The Vanguard says that the Military High Command yesterday vowed that plots by criminal elements to perpetrate nefarious activities to discredit the government and security agencies would not deter it from sustaining the tempo of operations against banditry, kidnapping and terrorism, among other security challenges.

This came on a day Defence headquarters explained that the renaming of the ongoing counter-insurgency operation in the North East from ‘Operation Lafiya Dole’ to ‘Operation Hadin Kai’ was to reflect the renewed spirit of collaboration in the North East operational environment.

Consequently, DHQ reiterated that the combined efforts of the armed forces and other security agencies was a demonstration of the commitment, synergy and determination to lay down lives of personnel to protect the country.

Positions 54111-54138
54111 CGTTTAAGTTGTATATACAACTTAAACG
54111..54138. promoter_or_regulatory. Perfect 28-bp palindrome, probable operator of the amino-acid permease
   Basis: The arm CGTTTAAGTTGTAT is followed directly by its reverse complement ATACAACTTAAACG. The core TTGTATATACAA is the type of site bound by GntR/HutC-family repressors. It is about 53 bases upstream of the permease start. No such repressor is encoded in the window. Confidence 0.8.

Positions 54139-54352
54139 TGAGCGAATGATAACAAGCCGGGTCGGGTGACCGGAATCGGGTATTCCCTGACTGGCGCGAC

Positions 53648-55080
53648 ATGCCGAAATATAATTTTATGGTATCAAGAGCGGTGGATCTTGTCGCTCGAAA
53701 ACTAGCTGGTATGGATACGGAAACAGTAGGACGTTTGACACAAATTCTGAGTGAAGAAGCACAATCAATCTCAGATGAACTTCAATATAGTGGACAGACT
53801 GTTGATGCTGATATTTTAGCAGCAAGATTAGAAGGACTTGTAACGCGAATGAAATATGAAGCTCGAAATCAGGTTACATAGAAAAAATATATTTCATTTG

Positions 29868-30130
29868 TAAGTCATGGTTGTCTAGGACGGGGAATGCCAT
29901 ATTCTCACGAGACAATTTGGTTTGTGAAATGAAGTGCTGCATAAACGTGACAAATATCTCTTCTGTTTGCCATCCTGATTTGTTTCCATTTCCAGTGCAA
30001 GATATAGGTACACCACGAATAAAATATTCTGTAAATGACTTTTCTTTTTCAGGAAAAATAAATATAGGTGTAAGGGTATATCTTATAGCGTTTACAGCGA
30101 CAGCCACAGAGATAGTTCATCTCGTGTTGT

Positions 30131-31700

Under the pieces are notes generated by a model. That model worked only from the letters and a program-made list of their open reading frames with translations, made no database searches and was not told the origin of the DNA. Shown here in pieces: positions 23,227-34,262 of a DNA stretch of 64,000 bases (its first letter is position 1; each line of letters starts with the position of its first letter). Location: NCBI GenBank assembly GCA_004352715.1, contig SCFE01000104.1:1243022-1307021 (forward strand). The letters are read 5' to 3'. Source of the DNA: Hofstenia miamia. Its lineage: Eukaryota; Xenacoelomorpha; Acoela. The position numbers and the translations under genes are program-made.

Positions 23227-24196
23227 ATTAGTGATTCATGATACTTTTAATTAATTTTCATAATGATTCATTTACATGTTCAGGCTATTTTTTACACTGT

It also noted that to ensure the Military High Command came out with improved ways of tackling the myriad of security challenges across the country, the Chief of Defence Staff, General Lucky Irabor, and service chiefs had visited the six geo-political zones and consulted government officials, traditional and religious leaders and interest groups for the purpose of sensitization on the current security challenges facing the country.

Acting Director, Defence Media Operations, Brigadier General Benard Onyeuko, who disclosed this, while giving an update on military operations across the country, said: “We will continue to sustain the offensive posture and will not relent until peace is restored to every troubled zone in Nigeria.

The Punch reports that the Nigeria Labour Congress will today (Friday) come up with its position on the recommendation by governors that the price of Premium Motor Spirit, popularly called petrol, be raised from N162/litre to N408.5/litre.

A committee set up by the Nigeria Governor’s Forum had on Wednesday called for immediate removal of petrol subsidy.